Apple cider vinegar (ACV) has been given to animals and taken by humans for many years, primarily for its reputed effects on the blood, to help ease arthritic joints and as an anti-obesity therapy. It is widely fed by horse owners, both in the water and mixed into the feed, and is usually fed to horses for joint health and to reduce gut stones (enteroliths). It might enhance the absorption of minerals in the gut, so help the horse get more out of his diet.

Researchers have been aware for two decades that vinegar reduces the blood glucose and insulin responses to a (non-structural) carbohydrate-containing meal in both healthy humans and those with diabetes. The mechanisms for this effect – via studies in humans and rates – are proposed to be:

  • Reduced stomach (gastric) emptying rate
  • Reduced activity of carbohydrate-digesting enzymes (saccharidases)
  • Enhanced glycogen repletion in liver and muscle

Vinegar has also been shown to increase short-term satiety, of the feeling of fullness/that the appetite has been fulfilled, so could help to reduce feed intake. Some participants in research trials had moderate weight loss after taking vinegar daily with their food.

Some researchers have proposed that vinegar may have physiological effects similar to metformin, a drug that is used to treat insulin resistant and obese horses and ponies, which is believed to reduce blood glucose levels and increase insulin sensitivity.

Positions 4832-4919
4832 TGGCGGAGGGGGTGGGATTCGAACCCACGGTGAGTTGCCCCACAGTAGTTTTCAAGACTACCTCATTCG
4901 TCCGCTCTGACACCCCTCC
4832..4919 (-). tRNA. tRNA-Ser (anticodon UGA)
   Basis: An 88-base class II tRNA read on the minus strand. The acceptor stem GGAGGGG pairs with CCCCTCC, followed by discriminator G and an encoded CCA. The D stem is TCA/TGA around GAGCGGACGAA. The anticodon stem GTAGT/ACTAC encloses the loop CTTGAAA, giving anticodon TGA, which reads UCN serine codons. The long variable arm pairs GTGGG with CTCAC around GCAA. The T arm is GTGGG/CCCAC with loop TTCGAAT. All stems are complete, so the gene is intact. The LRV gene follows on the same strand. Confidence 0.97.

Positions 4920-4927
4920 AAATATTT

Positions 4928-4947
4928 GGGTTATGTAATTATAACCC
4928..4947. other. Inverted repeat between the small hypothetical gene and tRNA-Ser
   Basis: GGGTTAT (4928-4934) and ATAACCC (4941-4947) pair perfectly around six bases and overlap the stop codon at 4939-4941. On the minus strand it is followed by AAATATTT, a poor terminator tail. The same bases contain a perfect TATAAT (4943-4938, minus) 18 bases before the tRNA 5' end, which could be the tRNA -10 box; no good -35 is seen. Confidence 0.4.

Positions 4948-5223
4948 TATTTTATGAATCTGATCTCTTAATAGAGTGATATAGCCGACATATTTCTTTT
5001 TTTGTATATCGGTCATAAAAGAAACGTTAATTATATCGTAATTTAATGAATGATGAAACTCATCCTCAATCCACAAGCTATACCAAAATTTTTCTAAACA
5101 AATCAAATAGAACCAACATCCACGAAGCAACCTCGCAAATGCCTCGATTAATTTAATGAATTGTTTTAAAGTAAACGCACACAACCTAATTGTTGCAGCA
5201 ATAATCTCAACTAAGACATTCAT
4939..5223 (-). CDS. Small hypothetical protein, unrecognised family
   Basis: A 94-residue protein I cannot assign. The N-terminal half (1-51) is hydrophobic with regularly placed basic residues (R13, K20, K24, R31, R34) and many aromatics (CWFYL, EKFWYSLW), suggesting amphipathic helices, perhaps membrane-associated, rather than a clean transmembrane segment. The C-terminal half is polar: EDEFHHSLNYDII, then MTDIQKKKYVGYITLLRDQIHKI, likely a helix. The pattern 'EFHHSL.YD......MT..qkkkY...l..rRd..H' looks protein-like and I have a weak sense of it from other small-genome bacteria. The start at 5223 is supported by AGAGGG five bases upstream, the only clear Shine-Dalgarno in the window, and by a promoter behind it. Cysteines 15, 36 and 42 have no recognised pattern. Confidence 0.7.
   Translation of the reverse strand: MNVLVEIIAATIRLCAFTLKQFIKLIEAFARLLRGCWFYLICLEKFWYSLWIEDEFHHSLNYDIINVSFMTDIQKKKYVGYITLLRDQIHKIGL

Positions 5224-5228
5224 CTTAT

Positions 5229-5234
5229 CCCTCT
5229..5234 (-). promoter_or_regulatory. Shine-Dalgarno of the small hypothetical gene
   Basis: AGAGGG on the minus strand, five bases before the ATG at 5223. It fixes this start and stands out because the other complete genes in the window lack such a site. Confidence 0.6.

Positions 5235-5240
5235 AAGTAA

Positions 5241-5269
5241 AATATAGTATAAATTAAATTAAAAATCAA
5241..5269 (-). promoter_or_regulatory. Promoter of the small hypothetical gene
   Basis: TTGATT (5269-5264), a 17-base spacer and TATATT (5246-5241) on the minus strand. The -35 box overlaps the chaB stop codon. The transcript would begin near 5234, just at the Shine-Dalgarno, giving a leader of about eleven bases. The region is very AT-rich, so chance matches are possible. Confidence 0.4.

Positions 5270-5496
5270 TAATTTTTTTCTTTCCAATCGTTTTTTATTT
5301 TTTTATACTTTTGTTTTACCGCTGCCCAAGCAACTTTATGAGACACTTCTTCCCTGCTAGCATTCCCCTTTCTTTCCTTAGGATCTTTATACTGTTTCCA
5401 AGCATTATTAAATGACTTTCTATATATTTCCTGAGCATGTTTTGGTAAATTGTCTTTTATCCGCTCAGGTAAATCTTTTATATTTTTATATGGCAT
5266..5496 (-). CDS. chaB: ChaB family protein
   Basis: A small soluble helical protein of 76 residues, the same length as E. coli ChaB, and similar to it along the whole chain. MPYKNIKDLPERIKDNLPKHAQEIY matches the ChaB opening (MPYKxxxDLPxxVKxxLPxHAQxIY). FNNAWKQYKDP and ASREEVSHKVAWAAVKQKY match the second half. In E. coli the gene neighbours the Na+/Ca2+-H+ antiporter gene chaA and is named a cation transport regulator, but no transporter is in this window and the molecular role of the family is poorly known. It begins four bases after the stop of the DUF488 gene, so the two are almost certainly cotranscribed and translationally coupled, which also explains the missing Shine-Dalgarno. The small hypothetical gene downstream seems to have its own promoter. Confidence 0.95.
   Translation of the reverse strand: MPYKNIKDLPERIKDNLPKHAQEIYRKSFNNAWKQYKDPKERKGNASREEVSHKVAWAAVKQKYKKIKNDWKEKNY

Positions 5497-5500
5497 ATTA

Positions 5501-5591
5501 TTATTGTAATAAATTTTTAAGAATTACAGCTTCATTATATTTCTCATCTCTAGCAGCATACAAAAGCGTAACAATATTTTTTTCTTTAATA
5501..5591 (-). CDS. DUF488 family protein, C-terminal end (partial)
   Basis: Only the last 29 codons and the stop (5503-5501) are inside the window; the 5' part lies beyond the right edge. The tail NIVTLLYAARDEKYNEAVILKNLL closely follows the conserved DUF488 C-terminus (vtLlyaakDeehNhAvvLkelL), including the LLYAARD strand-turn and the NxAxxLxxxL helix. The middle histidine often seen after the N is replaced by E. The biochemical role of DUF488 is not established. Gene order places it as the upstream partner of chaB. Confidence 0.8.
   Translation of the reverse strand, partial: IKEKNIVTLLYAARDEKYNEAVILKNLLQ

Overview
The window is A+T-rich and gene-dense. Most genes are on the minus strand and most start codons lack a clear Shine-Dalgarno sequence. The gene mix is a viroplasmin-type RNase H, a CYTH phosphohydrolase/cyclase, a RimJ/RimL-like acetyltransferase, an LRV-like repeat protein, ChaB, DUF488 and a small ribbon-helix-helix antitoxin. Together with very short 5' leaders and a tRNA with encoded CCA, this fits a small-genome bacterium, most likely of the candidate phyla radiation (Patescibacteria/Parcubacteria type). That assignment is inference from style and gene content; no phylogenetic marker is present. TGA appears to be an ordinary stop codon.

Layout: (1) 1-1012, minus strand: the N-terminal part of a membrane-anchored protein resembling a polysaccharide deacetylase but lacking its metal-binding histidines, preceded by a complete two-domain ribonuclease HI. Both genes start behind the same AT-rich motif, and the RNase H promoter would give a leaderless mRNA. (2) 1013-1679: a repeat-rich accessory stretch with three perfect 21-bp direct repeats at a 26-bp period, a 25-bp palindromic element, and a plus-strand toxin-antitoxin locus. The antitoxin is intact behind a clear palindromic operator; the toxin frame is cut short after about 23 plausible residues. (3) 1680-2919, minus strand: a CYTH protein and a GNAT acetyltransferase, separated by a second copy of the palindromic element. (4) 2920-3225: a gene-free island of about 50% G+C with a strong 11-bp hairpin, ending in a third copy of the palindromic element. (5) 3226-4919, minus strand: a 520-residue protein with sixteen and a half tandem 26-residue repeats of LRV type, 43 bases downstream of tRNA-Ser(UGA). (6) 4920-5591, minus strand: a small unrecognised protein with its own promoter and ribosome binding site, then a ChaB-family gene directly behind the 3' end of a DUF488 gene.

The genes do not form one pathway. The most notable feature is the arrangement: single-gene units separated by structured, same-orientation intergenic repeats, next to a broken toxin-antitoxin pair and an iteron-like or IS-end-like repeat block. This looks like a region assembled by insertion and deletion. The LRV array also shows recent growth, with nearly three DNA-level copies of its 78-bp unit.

Although horses rarely suffer from actual diabetes, many are affected with disturbed body glucose handling and insulin resistance and would benefit from supplementation or treatment that could improve insulin sensitivity. Insulin resistant horses and ponies are at risk of the debilitating condition laminitis, which can be difficult to control.

Although researchers are yet to investigate the effect of supplementary dietary vinegar on horses’ blood sugar and insulin levels, it is likely to have a similar effect, so adding a daily serving of apple cider vinegar to your overweight or laminitis-prone horse and ponies or those with equine metabolic syndrome could be beneficial, especially when they have access to grass that may contain high levels of sugar and fructans.

Of course, management, exercise, low sugar, fructan and starch diets and appropriate weight loss regimes are also important for health in overweight and laminitis-prone horses and ponies, and those affected with equine metabolic syndrome.

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About Clare MacLeod

Clare MacLeod MSc RNutr is one of the UK’s few registered independent equine nutritionists who also has expertise in health and fitness. She advises private and commercial clients in all sectors of the horse world and is a hands-on horse owner herself. Clare is passionate about correct nutrition as a foundation for good health, without which peak fitness is not possible. She states “Good nutrition isn’t everything, but there’s nothing without it”.